Pritzlaff Hardware Building

Seeing this building renovated and on its way back to life is nothing short of uplifting. In its sheer size and power, it is one of the city's most remarkable structures.

Pritzlaff Building

10 comments:

Jason Hoffman said...

Nice pics of the Pritzlaff Building. I used to work downtown nearby, and I really took to this building when I would go for walks. I haven't been down there in a few years, and I was surprised to see the cleaning of the building. I'm glad, though. I like the building so much, I am ecstatic that they are keeping it. Now they just need to get rid of the Post Office monstrosity down there and things will be a lot better. Nice pics and a nice blog. It makes for nice reading and viewing. You are talented.

Jason Haas said...

So that's what the building is! I'd had my eye on it for a few years, ever since I noticed the Roman-esque (Italian, Roman...) architectural details on the great, old, apparently abandoned building. I'm glad to hear it's coming back in some form again.

Kendall Breunig said...

Robert
Thanks for the interest in the Pritzlaff Building. I am the person that owns and is renovating the building. One detail you seemed worried about was loosing some of the old signage. The acid that cleans the black soot off, does not clean painted signs off. You will find that all the original Pritzlaff signs remain, but the later Hack signs have been removed. I plan to eventually put a water tower back on top too. The first floor storefronts were restored by replicating and replacing about 80% of all the wood mouldings and hiding a new set of aluminum framing behind the old trim. By mid November, what was once an alley that ran through the center of the building will be opened back up for access to the center courtyard of the building, by driving in through the old train loading tunnel. You did some nice pictures.

Kendall Breunig
Sunset Investors
www.pritzlaffbldg.com

Mike Pritzlaff said...

As you can see, I do share the same last name of the building. I could not tell if I am related to it but I do find it very cool to pass by the buidling every now and then and see the name.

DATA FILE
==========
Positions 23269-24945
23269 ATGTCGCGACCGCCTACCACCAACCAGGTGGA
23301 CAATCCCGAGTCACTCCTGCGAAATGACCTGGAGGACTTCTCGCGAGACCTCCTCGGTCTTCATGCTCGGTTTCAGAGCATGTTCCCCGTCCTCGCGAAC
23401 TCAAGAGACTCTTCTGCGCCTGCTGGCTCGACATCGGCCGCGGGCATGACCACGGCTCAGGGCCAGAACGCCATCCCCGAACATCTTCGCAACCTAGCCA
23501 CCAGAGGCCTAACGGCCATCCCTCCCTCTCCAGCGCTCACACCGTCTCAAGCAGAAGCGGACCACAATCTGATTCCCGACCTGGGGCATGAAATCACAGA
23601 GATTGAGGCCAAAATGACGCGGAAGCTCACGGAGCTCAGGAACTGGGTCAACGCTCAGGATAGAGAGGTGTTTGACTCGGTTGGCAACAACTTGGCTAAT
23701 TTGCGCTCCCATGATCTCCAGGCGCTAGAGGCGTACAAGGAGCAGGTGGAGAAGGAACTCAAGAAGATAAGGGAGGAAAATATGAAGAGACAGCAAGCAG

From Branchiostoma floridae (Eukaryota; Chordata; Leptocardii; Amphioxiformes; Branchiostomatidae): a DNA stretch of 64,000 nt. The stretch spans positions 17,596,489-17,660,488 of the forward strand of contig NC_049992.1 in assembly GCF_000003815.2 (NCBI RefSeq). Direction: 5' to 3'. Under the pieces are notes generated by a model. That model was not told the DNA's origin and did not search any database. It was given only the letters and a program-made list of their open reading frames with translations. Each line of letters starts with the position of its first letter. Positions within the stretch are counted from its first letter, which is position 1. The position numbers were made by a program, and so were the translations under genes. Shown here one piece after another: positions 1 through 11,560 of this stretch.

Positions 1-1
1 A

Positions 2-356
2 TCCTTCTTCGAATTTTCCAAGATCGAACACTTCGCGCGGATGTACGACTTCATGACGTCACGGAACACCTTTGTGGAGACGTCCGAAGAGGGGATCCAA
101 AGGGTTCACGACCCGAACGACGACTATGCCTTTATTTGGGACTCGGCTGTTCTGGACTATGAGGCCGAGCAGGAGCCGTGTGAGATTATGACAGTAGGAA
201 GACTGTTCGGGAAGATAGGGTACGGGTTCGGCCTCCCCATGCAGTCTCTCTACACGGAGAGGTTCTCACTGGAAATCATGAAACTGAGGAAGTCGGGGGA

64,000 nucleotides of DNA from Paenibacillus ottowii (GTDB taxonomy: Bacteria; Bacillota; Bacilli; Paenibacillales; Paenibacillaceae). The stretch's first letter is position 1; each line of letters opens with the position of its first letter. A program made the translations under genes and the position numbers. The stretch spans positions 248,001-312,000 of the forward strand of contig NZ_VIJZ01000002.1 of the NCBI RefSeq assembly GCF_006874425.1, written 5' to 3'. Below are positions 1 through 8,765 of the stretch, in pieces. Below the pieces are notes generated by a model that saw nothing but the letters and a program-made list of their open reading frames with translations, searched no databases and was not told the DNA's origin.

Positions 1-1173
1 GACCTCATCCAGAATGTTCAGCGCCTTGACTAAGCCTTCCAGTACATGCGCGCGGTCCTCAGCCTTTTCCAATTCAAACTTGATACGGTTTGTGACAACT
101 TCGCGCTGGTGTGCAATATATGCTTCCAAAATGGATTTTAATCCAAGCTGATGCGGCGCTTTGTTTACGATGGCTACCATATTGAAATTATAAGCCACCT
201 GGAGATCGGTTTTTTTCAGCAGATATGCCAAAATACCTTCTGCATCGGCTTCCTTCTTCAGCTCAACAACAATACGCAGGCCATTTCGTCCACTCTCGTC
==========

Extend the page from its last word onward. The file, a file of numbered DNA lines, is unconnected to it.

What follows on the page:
Carla (Pritzlaff) Schmitt said...

Great pictures and information. While I share the last name, I am not related to these Pritzlaff's (our grandpa actually changed our last name to Pritzlaff), but have been asked many times over the years if I was related. It's a beautiful building. My sister-in-law owns an antique mall and found a Pritzlaff Hardware sewing machine for me - in excellent condition.

Matt said...

We have a Pritzlaff sewing machine as well. It was been retro-fitted with an electric motor. I wonder if you now when these were made?

Ralph Najarian said...

Thank you for the history and photos. I just purchased a very nice wood working hand saw from a junque dealer. The brand name is Climax. Below that the label reads John Pritzlaff Hardware Co., Milwaukee. Being curious and never before having knowledge of this firm, I looked it up on Google and found this page and a history of the firm on another. Thank you, I am pleased with my purchase.

luv2stamp2001 said...

I just recently found a "Pritzlaff Electric" sewing machine with a serial # 193226. I have had it restored and it sews beautifully and is in near perfect condition. It did have to have a new motor. The old motor on it had National Sewing Machine written on it. The foot pedal is shaped like a foot. Can anyone tell me where I might find more information about this machine???
Edie Lesslie in NC

Randall Roedl said...

After having it for years recently noticed the Pritzlaff name on the back side of a grape crush machine. Stenciled on so I assume this was added by the company to direct others to them as a supplier. I remember as a child my great grandfathers grape vines...makes sense now.

Sue Banghart said...

Doors Open Milwaukee is being held September 21 and 22, 2013. The Pritzlaff Hardware Building is new this year to their line up. Please check their website/program for the hours available to take a peek inside this lovely building.